Committed to death inside the Alamo were 189 known patriots who valued freedom more than life itself. Many, such as the 32 men and boys from Gonzales who made their way through the Mexican lines in answer to Travis’s plea for reinforcements, were colonists. Theirs was a fight against Santa Anna’s intolerable decrees. Others were volunteers such as David Crockett and his “Tennessee Boys” who owned nothing in Texas, and owed nothing to it. Theirs was a fight against tyranny wherever it might be. A handful were native Texans of Spanish and Mexican descent who suffered under the same injustices as the other colonists.
Now with the ammunition and supplies all but exhausted, yet determined to make a Mexican victory more costly than a defeat, those who rallied to the Texas cause awaited the inevitable.
It came suddenly in the chilly, pre-dawn hours of March 6. With bugles sounding the dreaded “Deguello” (no quarter to the defenders) columns of Mexican soldiers attacked from the north, the east, the south and the west. Twice repulsed by withering musket fire and cannon shot, they concentrated their third attack at the battered north wall.
Travis, with a single shot through his forehead, fell across his cannon. The Mexicans swarmed through the breach and into the plaza. At frightful cost they fought their way toward the Long Barrack and blasted its massive doors with cannon shot. Its defenders, asking no quarter and receiving none, were put to death with grapeshot, musket fire and bayonets.
Crockett, using his rifle as a club, fell as the attackers, now joined by reinforcements who stormed the south wall, turned to the chapel. The Texans inside soon suffered the fate of their comrades. Bowie, his pistols emptied, his famous knife bloodied, and his body riddled with bullet holes, died on his cot.
Present in the Alamo were Captain Almeron Dickinson’s wife, Susanna, and their 15-month-old daughter, Angelina. After the battle, Santa Anna ordered Mrs. Dickinson, her child, and other noncombatants be spared. Other known survivors were Joe, Travis’ servant; Gertrudis Navarro, 15, sister by adoption to James Bowie’s wife, Ursula; Juana Navarro Alsbury, sister of Gertrudis, and her 18-month-old son, Alijo; Gregorio Esparza’s wife Ana, and her four children: Enrique, Francisco, Manuel and Maria de Jesus; Trinidad Saucedo and Petra Gonzales. Another survivor was Lewis “Moses” Rose, who by his own choice left the Alamo on the fifth day of March.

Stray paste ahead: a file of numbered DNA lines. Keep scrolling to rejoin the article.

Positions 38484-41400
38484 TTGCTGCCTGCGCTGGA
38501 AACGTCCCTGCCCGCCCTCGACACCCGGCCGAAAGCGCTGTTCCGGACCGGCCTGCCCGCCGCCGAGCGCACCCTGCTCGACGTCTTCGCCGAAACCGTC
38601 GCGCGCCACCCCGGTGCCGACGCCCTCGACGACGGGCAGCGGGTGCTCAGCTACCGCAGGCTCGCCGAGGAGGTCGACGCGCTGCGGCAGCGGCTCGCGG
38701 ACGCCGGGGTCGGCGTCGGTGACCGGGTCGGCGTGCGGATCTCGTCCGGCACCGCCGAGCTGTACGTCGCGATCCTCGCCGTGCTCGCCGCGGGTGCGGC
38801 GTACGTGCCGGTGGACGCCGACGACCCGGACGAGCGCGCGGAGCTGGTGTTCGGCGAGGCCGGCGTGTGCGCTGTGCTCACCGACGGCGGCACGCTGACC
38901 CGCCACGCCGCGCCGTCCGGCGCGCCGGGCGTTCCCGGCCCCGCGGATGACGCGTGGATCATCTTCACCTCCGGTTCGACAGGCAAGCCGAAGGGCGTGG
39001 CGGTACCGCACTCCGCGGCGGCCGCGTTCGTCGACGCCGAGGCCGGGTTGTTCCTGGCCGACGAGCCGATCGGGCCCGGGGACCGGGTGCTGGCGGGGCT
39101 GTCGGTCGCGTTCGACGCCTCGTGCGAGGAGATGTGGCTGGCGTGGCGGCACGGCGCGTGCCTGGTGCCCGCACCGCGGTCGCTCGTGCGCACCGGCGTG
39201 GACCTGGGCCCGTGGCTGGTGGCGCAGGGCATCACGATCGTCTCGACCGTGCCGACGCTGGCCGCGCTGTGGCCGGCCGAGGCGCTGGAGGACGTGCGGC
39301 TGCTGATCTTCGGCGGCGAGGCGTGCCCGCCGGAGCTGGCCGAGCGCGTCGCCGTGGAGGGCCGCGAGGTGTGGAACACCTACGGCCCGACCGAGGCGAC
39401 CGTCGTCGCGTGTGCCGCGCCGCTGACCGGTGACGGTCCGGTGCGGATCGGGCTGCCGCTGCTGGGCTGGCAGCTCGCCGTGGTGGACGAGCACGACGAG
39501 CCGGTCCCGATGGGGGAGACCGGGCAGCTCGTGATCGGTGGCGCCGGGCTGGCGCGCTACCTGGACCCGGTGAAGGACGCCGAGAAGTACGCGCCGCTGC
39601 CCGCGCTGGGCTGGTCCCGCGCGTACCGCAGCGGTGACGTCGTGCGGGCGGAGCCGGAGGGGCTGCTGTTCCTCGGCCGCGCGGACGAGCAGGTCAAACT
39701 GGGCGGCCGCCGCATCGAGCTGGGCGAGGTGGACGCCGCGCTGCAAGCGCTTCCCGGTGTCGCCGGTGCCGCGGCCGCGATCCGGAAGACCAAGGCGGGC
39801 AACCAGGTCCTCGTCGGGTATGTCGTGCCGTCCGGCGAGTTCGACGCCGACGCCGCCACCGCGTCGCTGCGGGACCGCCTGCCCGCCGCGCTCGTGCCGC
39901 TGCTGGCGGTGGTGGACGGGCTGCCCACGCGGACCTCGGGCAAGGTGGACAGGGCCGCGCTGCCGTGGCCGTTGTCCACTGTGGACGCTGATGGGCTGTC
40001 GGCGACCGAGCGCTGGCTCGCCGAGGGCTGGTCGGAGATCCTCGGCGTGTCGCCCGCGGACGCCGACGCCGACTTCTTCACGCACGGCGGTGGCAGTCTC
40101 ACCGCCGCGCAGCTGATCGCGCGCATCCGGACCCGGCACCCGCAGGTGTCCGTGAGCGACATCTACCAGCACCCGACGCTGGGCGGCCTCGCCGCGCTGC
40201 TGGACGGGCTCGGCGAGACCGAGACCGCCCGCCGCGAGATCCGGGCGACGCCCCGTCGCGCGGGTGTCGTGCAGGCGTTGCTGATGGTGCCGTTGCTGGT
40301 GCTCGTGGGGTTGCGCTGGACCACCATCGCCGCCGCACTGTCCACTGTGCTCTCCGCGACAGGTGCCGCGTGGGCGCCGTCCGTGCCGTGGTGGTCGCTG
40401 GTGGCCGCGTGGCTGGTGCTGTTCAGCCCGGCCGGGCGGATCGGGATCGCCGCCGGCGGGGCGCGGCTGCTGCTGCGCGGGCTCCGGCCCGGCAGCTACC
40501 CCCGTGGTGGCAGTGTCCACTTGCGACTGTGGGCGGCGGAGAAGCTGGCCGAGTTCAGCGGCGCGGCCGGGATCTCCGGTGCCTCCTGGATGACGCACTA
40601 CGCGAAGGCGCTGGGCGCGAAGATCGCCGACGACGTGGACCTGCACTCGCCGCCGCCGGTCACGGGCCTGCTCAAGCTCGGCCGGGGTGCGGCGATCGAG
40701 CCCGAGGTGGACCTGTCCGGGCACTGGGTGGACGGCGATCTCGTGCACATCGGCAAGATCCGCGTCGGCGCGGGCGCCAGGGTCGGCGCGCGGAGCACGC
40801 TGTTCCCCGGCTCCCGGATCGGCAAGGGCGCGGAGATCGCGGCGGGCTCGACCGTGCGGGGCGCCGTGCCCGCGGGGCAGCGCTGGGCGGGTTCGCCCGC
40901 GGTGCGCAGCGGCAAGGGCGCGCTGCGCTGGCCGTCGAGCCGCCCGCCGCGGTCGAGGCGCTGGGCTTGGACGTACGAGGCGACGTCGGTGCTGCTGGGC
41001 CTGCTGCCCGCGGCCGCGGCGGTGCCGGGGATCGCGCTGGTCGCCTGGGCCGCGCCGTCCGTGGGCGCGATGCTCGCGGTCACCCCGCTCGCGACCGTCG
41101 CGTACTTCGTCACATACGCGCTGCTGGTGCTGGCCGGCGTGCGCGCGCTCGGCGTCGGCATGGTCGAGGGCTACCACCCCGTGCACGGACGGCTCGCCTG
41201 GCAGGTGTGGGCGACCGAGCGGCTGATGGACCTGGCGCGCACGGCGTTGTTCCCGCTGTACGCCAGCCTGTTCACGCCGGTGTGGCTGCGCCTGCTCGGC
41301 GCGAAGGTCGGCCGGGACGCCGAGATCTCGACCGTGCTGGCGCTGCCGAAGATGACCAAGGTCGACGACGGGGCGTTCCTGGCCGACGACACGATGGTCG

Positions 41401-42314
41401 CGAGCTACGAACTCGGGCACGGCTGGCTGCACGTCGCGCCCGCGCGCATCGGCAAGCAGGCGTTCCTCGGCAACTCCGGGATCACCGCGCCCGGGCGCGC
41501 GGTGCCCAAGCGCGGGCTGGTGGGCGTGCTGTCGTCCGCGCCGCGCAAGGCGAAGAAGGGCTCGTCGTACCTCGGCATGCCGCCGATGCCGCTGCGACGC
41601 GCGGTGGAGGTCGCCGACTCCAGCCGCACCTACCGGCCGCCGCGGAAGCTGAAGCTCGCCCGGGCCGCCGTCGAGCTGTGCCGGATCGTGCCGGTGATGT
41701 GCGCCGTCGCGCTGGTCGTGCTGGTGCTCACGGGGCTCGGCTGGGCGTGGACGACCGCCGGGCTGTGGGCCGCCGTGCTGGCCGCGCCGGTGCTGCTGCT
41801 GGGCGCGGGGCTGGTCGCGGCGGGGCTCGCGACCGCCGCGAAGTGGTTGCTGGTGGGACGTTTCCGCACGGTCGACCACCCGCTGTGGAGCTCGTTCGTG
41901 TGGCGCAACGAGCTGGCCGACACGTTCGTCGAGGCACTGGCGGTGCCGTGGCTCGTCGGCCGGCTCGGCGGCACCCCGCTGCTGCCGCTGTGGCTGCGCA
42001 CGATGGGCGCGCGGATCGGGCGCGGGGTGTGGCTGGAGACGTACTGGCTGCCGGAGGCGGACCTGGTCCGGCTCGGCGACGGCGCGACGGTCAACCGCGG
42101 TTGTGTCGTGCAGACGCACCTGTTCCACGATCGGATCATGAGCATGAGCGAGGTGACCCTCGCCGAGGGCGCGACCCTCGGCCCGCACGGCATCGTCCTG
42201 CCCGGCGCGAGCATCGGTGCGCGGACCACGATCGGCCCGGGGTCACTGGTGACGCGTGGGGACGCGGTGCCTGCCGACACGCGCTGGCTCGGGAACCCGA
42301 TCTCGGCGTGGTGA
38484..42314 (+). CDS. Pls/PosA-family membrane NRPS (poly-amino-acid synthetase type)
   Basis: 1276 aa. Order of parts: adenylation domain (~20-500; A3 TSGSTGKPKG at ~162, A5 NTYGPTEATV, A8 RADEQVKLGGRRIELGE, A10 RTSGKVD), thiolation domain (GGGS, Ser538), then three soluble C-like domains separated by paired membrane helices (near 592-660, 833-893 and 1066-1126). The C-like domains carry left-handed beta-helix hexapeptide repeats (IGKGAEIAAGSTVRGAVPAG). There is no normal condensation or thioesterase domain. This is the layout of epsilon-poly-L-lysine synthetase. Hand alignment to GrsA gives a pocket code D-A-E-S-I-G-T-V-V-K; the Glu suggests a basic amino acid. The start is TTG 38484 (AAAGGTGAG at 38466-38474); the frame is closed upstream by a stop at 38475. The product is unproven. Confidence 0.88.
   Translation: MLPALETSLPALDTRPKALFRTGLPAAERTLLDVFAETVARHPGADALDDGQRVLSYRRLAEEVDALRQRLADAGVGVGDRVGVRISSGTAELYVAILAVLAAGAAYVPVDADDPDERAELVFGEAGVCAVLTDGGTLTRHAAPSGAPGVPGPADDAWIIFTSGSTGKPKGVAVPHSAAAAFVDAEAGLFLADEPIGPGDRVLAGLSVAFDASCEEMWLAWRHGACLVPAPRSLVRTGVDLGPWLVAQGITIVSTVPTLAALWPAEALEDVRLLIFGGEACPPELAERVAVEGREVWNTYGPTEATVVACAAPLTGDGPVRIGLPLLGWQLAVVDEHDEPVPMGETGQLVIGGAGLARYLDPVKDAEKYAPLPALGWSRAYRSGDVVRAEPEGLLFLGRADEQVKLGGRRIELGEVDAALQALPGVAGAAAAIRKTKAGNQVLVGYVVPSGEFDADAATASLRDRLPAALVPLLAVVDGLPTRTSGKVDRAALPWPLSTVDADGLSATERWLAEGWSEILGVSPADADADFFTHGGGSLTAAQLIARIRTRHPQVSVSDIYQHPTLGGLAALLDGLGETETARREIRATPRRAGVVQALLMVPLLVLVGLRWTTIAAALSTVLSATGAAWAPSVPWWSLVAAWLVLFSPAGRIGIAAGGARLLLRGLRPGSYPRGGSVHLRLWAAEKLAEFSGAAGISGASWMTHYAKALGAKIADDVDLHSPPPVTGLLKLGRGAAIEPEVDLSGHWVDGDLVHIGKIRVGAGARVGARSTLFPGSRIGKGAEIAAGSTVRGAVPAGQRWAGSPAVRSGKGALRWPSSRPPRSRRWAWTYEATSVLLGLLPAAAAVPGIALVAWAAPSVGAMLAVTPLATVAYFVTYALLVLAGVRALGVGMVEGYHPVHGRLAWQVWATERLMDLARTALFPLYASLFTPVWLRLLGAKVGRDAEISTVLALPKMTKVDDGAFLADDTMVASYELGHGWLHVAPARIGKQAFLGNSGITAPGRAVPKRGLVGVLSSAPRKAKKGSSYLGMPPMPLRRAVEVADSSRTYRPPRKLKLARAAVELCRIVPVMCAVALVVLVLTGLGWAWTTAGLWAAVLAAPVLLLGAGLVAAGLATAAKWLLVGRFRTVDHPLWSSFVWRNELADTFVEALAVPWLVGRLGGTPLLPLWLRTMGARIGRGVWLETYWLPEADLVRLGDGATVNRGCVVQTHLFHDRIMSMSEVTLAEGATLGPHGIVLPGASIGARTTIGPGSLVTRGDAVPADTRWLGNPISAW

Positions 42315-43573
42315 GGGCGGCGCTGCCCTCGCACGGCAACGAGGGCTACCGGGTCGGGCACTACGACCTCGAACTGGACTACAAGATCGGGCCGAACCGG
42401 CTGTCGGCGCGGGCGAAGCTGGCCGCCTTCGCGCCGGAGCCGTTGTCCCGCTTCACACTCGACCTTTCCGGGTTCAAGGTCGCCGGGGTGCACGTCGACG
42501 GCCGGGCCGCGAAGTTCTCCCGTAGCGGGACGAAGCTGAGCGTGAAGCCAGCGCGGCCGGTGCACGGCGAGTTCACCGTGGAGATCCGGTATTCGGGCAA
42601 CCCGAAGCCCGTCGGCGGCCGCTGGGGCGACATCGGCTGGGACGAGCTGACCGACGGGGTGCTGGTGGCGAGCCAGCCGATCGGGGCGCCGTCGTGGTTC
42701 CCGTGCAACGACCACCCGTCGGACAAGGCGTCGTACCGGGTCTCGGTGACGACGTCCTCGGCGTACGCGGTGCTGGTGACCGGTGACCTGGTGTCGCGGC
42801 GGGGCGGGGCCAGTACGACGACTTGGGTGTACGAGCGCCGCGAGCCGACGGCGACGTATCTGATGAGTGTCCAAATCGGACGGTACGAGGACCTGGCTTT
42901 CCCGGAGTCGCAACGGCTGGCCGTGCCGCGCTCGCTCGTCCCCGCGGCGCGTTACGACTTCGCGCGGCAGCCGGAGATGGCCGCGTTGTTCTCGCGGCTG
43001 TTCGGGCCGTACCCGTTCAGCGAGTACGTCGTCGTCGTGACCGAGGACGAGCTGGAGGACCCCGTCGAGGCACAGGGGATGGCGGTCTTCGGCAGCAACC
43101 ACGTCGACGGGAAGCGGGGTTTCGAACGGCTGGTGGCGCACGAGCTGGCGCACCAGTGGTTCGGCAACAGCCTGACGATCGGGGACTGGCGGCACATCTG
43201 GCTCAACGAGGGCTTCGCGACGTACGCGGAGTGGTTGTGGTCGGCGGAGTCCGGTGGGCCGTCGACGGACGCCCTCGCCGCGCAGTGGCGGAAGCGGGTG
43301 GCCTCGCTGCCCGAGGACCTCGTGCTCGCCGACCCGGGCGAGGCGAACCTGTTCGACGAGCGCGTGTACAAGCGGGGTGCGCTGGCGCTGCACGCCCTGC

Santa Anna, minimizing his losses which numbered nearly 600, said, “It was but a small affair,” and ordered the bodies of the heroes burned. Colonel Juan Almonte, noting the great number of casualties, declared, “Another such victory and we are ruined.”
The Texans’ smoldering desire for freedom, kindled by the funeral pyres of the Alamo, roared into flames three weeks later when Santa Anna coldly ordered the massacre of more than 300 prisoners taken at the Battle of Goliad.
On April 21, forty-six days after the fall of the Alamo, fewer than 800 angered Texans and American volunteers led by General Sam Houston launched a furious attack on the Mexican army of 1,500 at the San Jacinto river. Shouting “Remember the Alamo! Remember Goliad!”, they completely routed the Mexican army in a matter of minutes, killing six hundred and thirty while losing only nine. Santa Anna was captured. Texas was free and a new republic was born.
An independent nation for nearly 10 years, Texas was officially annexed to the United States on December 29, 1845. With the change in government, and the lowering of the Texas flag on February 19, 1846, outgoing President Anson Jones declared, “The final act in the great drama is now performed; the Republic of Texas is no more.”
13 DAYS OF THE SIEGE OF THE ALAMO
First Day Tuesday, February 23, 1836